What’s a Trailer Rodeo?

What’s a Trailer Rodeo?
Karen Pickering

Experience a clinic just for handling your trailer

FireMountain_TruckTrailerRodeo2015_3I’d never heard the term “trailer rodeo” before but soon I was deeply entrenched in all the information about maneuvering a trailer. I’ve been pulling horses for most of my life but I quickly realized I had much to learn (and unlearn). While a trailer rodeo sometimes involves a competition, this weekend’s participants were just happy to learn new skills.

Glen McGoff, Director of North Cross Commercial Driving School in Mt. Vernon, WA taught a clinic this past Saturday, April 11th at Fire Mountain Trail Course in Sedro Woolley. Quite a day, but wow did I come away with great information and more confidence in my ability to back and maneuver my 33’ living quarter! Glen carefully guided me as I maneuvered this big, heavy trailer between the cones.

FireMountain_TruckTrailerRodeo2015_2Having a clutch adds to the skill level required to do all this without wearing out that clutch and running over all the cones. Glen explained that you NEVER ride a clutch or adjust your speed with your clutch. Engage and go. To slow things down, drop your truck down to low range so your reverse is much slower. This way you can guide your truck safely without racing backwards. Those with automatic transmissions really have it made!

I watched, as all the other drivers were able to successfully maneuver around the cones with Glen’s instruction. Half the day was spent in a classroom format, and the rest of the day was spent practicing the techniques Glen shared with us. Everyone came away with more skills and confidence.

FireMountain_TruckTrailerRodeo2015_1For such a small investment it’s really worth spending a day learning techniques to safely and accurately back and maneuver your truck and trailer. We backed straight through cones (and that’s more difficult than you might think), backed around a corner and finally maneuvered around a cul-de-sac. Glen teaches drivers to use your hand on the top of the steering wheel for driving forward and the bottom of the wheel for backing. The back end of your trailer will go in the direction of your hands. That was a tough one for me.

We learned about safety: understanding GVWR (gross vehicle weight rating), how much your truck is capable of hauling, techniques for going downhill and climbing. We also got a great buy on safety triangles through Glen. All in all the day was a great experience.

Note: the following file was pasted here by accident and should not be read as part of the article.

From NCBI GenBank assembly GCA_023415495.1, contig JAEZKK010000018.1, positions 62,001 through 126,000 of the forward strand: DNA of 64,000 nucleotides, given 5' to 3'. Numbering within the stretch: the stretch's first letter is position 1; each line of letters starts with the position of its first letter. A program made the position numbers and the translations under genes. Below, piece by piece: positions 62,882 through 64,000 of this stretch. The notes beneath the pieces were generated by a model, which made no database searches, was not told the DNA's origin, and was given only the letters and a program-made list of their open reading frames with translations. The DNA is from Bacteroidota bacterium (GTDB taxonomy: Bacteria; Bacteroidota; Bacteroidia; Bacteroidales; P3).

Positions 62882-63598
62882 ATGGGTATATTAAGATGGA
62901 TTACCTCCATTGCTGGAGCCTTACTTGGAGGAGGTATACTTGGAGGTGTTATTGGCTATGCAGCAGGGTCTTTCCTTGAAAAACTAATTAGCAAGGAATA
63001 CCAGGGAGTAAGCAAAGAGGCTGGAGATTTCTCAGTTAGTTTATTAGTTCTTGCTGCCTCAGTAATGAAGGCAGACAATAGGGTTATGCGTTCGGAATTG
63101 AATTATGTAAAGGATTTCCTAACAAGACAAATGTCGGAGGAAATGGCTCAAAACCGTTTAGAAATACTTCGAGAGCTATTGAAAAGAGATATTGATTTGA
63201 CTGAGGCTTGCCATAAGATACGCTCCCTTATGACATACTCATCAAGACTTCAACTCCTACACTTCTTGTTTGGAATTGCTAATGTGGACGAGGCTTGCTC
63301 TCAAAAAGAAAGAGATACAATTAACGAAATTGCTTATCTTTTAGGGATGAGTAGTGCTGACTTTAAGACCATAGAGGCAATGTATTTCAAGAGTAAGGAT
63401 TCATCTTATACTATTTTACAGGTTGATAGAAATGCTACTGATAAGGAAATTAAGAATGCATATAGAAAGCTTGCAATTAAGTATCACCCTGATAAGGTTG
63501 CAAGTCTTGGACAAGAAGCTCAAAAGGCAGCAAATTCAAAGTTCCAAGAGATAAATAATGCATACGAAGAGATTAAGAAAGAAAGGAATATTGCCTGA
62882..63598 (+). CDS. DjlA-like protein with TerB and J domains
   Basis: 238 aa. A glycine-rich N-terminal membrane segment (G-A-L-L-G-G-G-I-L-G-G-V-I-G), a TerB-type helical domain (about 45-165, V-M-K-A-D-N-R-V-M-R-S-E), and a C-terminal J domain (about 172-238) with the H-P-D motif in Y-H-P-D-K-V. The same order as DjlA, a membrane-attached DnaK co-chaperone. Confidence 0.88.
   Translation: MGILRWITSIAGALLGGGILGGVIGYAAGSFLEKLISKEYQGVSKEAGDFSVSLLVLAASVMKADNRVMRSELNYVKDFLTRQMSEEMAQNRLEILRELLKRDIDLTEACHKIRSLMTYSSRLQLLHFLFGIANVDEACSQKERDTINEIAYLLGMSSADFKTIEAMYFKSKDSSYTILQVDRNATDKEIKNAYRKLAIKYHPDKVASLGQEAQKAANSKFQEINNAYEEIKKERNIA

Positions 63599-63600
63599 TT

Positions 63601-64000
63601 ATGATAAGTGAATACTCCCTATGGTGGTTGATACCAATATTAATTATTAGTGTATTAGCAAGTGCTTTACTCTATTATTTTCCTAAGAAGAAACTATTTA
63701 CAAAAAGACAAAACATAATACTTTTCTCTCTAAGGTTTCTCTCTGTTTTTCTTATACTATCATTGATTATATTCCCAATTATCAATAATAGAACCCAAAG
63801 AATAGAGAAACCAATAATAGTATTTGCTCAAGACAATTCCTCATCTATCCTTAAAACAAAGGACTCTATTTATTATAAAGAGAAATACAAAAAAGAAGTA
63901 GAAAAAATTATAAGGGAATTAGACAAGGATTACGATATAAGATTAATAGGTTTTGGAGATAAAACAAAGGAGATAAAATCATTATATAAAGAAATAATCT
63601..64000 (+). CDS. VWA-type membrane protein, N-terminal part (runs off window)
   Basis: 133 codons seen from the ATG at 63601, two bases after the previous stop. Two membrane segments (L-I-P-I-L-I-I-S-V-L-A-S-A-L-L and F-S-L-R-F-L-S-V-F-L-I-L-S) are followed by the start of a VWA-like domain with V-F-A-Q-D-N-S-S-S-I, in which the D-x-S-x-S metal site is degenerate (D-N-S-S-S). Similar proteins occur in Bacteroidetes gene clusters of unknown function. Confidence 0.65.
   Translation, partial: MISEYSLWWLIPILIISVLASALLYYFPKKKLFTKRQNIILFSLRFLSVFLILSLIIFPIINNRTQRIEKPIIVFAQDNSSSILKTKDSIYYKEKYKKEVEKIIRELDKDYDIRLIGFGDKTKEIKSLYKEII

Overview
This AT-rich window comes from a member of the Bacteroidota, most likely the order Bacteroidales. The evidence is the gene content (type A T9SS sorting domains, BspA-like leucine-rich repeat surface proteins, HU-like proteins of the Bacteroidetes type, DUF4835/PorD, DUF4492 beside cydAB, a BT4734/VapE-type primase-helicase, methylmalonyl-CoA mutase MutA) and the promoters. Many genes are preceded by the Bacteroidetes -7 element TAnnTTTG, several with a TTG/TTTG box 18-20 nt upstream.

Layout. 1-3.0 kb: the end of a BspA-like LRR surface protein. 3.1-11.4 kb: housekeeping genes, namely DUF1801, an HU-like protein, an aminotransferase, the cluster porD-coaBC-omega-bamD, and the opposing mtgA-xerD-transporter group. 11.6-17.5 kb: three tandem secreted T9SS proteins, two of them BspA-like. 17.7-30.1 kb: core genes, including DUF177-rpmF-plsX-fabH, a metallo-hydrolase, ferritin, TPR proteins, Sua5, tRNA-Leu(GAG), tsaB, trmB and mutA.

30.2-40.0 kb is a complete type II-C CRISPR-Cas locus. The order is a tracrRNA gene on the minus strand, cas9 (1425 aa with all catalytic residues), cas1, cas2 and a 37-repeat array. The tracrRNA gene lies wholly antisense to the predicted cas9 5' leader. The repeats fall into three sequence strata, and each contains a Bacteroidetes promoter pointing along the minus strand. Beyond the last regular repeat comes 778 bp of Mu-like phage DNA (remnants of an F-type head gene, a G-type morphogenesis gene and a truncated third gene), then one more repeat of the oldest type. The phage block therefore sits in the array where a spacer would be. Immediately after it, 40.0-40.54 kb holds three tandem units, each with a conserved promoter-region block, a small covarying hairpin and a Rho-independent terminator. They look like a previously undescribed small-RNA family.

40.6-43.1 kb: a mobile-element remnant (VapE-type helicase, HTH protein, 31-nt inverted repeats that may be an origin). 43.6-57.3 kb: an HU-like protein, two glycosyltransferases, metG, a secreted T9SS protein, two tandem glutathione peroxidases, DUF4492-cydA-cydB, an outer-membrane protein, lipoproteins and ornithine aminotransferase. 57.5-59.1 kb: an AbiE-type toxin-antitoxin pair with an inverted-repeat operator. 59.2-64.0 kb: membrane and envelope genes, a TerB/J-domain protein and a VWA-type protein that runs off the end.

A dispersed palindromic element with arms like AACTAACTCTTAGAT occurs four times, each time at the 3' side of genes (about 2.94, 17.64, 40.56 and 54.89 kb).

Keeping your precious cargo safe and your vehicle free of dents made this clinic well worth the investment. Fire Mountain Trail Course is the perfect place to host these events, as the ground is firm, has lots of room and it’s easy on trailer tires and axles to make tight turns.

FireMountain_TruckTrailerRodeo2015_4I would invite you to contact Glen McGoff of North Cross Commercial Driving School at 360-424-0373 or visit his website at You can also visit for more fun events and activities at the trail course. Fire Mountain Trail Course hosts a show series, obstacle training and clinics. It’s one of my favorite places to camp and show during the summer months. Visit her website or Facebook Page for clinic and event dates.

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Karen Pickering

Owner/Publisher Karen’s lifelong love of horses began at a very early age when she wore out a couple of rocking horses before convincing her parents to get her the real thing. That ill-tempered bay gelding, Brandy, was a challenge for the young horsewoman, but it drove her ambition to become a horse trainer. After attending Canyonview Equestrian College’s Horsemanship Program, Karen realized she needed work that was a little more lucrative than training, so she took a job with Customs Brokerage to pay the bills. There, she discovered an affinity for computers and a talent for creating informative, entertaining newsletters. The Northwest Horse Source began as such a letter in December 1995, with a distribution of 1000 copies for its 12 black and white pages. Since then, it has grown into beautiful, all-gloss magazine with the largest coverage of any free equine publication in the Northwest – a distribution of over 16,000 copies and over 600 locations monthly. Not bad for the results of one woman’s dream to work with horses!

Today, Karen remains involved with every aspect of the magazine and treasures the community of thousands who share a common passion. Somewhere in the wee hours of the early mornings and late evenings, she still finds time to care for April, her gorgeous and sweet-tempered Quarter Horse.

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